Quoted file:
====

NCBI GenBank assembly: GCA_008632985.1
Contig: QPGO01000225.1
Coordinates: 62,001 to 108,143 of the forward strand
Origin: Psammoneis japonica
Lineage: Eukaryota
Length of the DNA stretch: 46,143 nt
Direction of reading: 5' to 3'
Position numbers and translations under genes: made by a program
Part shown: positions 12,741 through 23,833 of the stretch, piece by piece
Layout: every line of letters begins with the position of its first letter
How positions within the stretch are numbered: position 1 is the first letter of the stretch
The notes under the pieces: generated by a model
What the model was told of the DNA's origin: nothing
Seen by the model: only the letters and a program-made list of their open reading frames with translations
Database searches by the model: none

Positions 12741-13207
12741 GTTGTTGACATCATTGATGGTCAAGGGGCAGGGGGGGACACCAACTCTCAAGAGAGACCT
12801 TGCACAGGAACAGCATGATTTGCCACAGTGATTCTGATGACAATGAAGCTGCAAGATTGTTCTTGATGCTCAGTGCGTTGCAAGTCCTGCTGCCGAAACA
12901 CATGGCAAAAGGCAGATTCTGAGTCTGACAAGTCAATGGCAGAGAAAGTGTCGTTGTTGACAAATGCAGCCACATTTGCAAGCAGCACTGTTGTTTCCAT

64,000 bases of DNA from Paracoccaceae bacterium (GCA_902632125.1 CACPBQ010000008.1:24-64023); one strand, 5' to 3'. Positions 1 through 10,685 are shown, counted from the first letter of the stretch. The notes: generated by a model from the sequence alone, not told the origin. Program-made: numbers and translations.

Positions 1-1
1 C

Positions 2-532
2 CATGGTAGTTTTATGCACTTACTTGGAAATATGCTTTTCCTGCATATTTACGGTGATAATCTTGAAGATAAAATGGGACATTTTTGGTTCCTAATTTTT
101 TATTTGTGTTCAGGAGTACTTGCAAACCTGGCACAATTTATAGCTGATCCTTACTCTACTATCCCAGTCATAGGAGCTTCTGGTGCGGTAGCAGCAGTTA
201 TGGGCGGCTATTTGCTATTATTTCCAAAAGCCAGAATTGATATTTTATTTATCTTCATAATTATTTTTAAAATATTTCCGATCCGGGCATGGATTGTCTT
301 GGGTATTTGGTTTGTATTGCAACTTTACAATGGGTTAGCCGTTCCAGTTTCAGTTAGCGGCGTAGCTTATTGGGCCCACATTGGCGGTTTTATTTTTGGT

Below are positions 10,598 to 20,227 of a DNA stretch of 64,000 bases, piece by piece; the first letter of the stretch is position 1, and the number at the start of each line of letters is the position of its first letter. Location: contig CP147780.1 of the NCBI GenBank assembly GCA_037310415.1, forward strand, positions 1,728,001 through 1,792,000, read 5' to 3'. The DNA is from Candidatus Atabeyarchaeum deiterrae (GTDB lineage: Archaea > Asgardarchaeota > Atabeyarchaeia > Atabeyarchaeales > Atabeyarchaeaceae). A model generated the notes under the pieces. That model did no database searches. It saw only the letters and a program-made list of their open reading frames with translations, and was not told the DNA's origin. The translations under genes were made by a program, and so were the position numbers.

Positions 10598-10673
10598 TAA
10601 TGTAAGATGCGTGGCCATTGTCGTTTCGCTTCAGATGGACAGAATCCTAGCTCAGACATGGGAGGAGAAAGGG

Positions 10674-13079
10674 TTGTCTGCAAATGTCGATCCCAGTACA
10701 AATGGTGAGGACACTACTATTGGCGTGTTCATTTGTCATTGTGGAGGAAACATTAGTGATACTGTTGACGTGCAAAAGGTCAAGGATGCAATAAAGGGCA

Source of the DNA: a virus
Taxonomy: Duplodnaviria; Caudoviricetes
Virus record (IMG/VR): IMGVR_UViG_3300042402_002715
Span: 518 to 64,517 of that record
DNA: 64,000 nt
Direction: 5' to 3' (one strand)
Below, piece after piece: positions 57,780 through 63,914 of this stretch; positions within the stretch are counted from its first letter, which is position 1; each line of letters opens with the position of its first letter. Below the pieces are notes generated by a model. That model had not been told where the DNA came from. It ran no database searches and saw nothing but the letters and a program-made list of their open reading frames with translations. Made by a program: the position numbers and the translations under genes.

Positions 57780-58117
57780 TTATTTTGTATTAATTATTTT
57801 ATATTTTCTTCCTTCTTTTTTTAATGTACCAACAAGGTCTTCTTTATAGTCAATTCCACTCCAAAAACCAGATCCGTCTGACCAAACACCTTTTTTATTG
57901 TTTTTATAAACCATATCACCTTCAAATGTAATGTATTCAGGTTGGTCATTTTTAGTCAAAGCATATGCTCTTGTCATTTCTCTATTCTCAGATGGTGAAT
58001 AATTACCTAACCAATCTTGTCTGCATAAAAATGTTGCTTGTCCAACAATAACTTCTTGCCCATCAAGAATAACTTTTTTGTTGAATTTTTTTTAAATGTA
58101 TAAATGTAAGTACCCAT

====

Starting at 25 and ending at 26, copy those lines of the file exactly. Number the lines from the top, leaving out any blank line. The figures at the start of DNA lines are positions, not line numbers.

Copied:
101 TATTTGTGTTCAGGAGTACTTGCAAACCTGGCACAATTTATAGCTGATCCTTACTCTACTATCCCAGTCATAGGAGCTTCTGGTGCGGTAGCAGCAGTTA
201 TGGGCGGCTATTTGCTATTATTTCCAAAAGCCAGAATTGATATTTTATTTATCTTCATAATTATTTTTAAAATATTTCCGATCCGGGCATGGATTGTCTT